Angels came home last night for the start of their last home stand of the regular season, but hopefully not this year. The red hot Texas Rangers had come to town, but the Angels, determined to do everything humanly possible to make the post-season, routed the Rangers with a 11-3 victory, sending all fans in attendance home with Chronic Tacos.

Jered Weaver had a tough 3rd inning when he gave up home runs to Mike Napoli and Ian Kinsler, but the Angels came roaring back with an 8 run 4th inning in which every Angel scored except for Mark Trumbo.

The Angels finished the game 11-3 and the fans went home happy.

There were a couple of big stories that stemmed from last night though:

A. Josh Hamilton leaves the game due to sinus infection. After two at-bats, the AL home run leader went to the clubhouse and was not seen again. It was reported earlier today that he's not even at Angel Stadium tonight and has been experiencing blurred vision. I know the playoff race can be heated, but keep this guy in your thoughts.

B. Another guy to keep in your thoughts is Texas Rangers pitcher Tanner Scheppers. After hitting Erick Aybar (one of the hottest-hitting shortstops in baseball right now) with a pitch, he threw another wild pitch and had his legs swept out from him when covering the plate by Chris Iannetta. It looked ugly and Scheppers was down for a long time, but it gave the Angels the momentum they needed to keep racking up the score in the 4th inning and inch closer to a playoff spot. Can't blame the Angels for playing aggressive, but hopefully Scheppers injury is nothing more than a bruised knee.

C. Erick Aybar makes his way to my fantasy team. This isn't really a big story to anyone but me, but if you're an Angel and you make it on my playoff roster for the semifinals, I have a lot of faith in you. Not only is Aybar on a piping hot hitting streak, batting an insane .520 in the past 7 days, but he is flashing the glove effortlessly and made a huge throw on the run to get a tough out at first base last night.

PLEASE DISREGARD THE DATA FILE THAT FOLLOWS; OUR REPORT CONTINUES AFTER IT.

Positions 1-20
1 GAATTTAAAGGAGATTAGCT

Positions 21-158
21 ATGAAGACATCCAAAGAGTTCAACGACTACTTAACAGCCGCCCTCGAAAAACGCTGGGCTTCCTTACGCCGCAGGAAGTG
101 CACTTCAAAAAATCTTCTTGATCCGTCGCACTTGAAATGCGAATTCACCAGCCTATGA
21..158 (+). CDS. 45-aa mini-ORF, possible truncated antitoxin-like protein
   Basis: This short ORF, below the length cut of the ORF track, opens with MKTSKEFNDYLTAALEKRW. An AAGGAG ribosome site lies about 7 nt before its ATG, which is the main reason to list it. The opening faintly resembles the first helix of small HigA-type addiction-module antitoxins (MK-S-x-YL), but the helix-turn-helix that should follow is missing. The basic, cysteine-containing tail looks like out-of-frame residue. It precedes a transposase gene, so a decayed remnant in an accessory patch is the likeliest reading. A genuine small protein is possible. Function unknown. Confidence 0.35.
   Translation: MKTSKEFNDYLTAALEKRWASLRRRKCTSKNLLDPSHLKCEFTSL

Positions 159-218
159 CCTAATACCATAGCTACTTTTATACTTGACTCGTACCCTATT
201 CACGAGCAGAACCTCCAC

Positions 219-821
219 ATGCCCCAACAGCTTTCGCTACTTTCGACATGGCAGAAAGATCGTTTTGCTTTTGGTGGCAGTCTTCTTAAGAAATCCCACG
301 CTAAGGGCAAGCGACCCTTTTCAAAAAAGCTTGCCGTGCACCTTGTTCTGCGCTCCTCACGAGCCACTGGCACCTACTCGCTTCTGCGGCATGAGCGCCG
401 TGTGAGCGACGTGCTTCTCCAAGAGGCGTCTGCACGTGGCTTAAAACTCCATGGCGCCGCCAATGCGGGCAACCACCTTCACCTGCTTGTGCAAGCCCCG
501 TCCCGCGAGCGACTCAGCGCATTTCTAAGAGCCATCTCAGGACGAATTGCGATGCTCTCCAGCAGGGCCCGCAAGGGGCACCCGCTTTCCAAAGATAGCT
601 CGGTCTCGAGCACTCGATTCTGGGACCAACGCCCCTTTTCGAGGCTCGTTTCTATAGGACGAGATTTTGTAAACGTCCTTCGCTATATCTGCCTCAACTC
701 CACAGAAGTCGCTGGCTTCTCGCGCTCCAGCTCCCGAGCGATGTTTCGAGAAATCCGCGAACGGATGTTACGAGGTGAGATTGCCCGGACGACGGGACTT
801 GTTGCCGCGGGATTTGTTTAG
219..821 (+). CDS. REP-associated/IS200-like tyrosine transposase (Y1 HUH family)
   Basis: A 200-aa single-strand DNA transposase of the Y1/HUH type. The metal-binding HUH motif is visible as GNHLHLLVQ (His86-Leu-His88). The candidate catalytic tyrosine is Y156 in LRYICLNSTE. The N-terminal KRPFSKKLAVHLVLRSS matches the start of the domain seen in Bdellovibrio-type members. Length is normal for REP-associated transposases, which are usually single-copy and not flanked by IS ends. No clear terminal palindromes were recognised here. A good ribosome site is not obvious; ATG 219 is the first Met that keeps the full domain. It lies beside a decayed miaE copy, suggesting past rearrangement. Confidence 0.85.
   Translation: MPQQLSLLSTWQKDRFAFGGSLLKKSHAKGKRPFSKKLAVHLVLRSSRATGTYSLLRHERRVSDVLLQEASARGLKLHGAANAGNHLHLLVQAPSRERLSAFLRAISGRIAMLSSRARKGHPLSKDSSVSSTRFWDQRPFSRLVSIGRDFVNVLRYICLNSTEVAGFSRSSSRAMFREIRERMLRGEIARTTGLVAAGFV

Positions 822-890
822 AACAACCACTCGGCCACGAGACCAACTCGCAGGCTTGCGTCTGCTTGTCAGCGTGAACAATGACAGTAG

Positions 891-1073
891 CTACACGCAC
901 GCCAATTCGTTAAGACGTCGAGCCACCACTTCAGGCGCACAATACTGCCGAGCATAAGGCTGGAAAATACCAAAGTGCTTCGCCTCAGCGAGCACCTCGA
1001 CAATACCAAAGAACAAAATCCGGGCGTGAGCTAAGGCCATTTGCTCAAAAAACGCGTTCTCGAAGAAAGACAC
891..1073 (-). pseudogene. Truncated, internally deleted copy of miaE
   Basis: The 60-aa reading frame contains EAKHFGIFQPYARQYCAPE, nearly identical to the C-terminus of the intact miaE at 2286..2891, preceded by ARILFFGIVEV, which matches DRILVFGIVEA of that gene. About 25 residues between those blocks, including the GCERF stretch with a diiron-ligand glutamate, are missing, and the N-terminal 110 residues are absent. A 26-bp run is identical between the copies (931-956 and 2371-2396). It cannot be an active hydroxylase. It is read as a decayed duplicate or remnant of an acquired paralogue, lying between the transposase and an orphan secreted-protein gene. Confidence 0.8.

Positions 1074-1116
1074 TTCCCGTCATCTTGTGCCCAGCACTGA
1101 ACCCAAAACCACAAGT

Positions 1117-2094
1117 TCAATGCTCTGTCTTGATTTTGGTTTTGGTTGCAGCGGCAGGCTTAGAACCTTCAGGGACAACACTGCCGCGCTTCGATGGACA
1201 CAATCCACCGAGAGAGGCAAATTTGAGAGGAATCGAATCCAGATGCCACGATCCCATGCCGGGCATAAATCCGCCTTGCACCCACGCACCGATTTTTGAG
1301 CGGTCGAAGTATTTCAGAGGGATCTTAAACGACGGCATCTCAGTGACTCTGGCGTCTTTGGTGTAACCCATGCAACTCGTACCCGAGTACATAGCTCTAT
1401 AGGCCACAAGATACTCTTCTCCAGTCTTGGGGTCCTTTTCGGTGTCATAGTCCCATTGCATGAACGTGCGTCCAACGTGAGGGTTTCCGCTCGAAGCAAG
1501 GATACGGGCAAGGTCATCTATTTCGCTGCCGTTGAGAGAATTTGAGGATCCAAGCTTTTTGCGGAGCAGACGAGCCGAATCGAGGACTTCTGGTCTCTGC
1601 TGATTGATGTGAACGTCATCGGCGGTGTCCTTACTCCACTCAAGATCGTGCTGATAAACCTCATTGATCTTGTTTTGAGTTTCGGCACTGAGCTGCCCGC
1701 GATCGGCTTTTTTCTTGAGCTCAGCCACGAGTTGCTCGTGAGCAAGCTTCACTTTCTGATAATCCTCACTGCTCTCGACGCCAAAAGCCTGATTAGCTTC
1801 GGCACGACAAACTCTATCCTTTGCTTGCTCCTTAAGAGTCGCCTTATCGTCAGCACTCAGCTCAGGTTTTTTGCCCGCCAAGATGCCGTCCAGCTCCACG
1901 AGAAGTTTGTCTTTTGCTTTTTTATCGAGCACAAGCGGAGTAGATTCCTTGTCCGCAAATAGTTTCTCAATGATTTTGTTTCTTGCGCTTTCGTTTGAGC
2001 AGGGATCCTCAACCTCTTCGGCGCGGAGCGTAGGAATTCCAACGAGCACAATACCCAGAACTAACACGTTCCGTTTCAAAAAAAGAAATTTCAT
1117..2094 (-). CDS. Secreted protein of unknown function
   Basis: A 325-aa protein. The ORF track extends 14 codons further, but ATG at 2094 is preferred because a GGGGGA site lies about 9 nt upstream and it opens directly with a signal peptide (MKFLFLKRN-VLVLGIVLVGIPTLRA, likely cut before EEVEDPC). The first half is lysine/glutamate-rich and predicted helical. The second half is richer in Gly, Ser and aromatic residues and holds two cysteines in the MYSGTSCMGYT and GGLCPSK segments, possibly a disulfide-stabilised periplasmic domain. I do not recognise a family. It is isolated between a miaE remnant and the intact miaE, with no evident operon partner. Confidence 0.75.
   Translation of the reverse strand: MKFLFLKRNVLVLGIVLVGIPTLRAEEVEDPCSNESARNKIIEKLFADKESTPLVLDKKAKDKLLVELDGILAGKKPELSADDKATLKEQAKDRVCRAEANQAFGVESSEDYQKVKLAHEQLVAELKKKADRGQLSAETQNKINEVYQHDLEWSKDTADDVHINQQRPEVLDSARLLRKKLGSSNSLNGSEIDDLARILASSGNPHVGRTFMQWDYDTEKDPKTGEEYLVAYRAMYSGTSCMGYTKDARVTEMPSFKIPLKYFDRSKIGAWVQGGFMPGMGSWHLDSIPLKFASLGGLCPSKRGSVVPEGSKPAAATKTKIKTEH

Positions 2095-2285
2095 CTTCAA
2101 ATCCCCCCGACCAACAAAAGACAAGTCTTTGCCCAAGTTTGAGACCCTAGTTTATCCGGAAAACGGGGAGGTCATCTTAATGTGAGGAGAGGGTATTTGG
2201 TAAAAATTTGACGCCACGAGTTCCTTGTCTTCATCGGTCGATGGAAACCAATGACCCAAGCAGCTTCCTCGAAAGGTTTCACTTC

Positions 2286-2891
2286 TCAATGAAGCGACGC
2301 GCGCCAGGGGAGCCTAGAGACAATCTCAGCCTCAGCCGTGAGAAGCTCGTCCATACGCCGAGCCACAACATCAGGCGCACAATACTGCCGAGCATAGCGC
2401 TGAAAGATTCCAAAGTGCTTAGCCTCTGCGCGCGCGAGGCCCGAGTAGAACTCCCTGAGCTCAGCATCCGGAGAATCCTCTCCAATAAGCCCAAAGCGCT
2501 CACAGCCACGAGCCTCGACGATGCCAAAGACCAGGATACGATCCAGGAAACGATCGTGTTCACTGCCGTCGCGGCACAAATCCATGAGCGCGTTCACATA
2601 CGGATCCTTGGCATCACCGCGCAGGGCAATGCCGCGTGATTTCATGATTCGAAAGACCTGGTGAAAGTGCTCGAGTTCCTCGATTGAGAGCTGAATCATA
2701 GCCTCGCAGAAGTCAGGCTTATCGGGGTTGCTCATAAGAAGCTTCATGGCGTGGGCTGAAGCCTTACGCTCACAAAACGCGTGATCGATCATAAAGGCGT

D. Did I mention that everyone gets Chronic Tacos when the Angels score 10 or more runs? I think I did. Time to chow!

Friday, September 14, 2012

Weaver's Gem Too Little Too Late? (69, 70, 71/81)

Angels ace, Jered Weaver made his triumphant return with a gem against the Oakland A's on a warm afternoon at the Big A, but it might not have been enough. Weave was masterful tossing 7 shutout innings of 2-hit ball while racking up 9 strikeouts and walking only one in the 6-0 victory. Fortunately for Weaver, the Angels racked up all 6 of their runs in the 7th inning to give him his 17th win of the season, but we still can't forget about the first three games of the series.

The Angels offense struggled during this series, only managing 7 total runs in the first three losses versus the A's after averaging 5.5 runs per game during a previous 6-game winning streak. Had they not lit up in the 7th inning of yesterday's game, the Angels playoff hopes could seem even more slim.

I was listening to the radio yesterday when a fan said that the Angels are a very bad team and will be sitting on their couches come October, and I took offense. It was obvious that this "fan" has been frustrated with the Angels recent 3-game losing streak, but we can't forget that, before the A's came to town, the Angels had won 15 out of their last 18 games. That's beast and EXACTLY what the Angels needed down the stretch. To call them a "bad team" after that run just because they lost three games to a good Oakland pitching staff shows that this guy obviously doesn't pay close enough attention to the Angels in August/September and doesn't give Oakland enough credit for playing crazy good lately. Props to Rodger Lodge for putting the caller on blast and disagreeing with him.

The Angels offense has been missing the last 3 games, but their pitching has still been great. Losing three games is not enough to count the Angels out of October yet and nothing's changed. We knew all along that the Angels would have to play great to get there, just like any playoff team, and there's still some time to finish strong.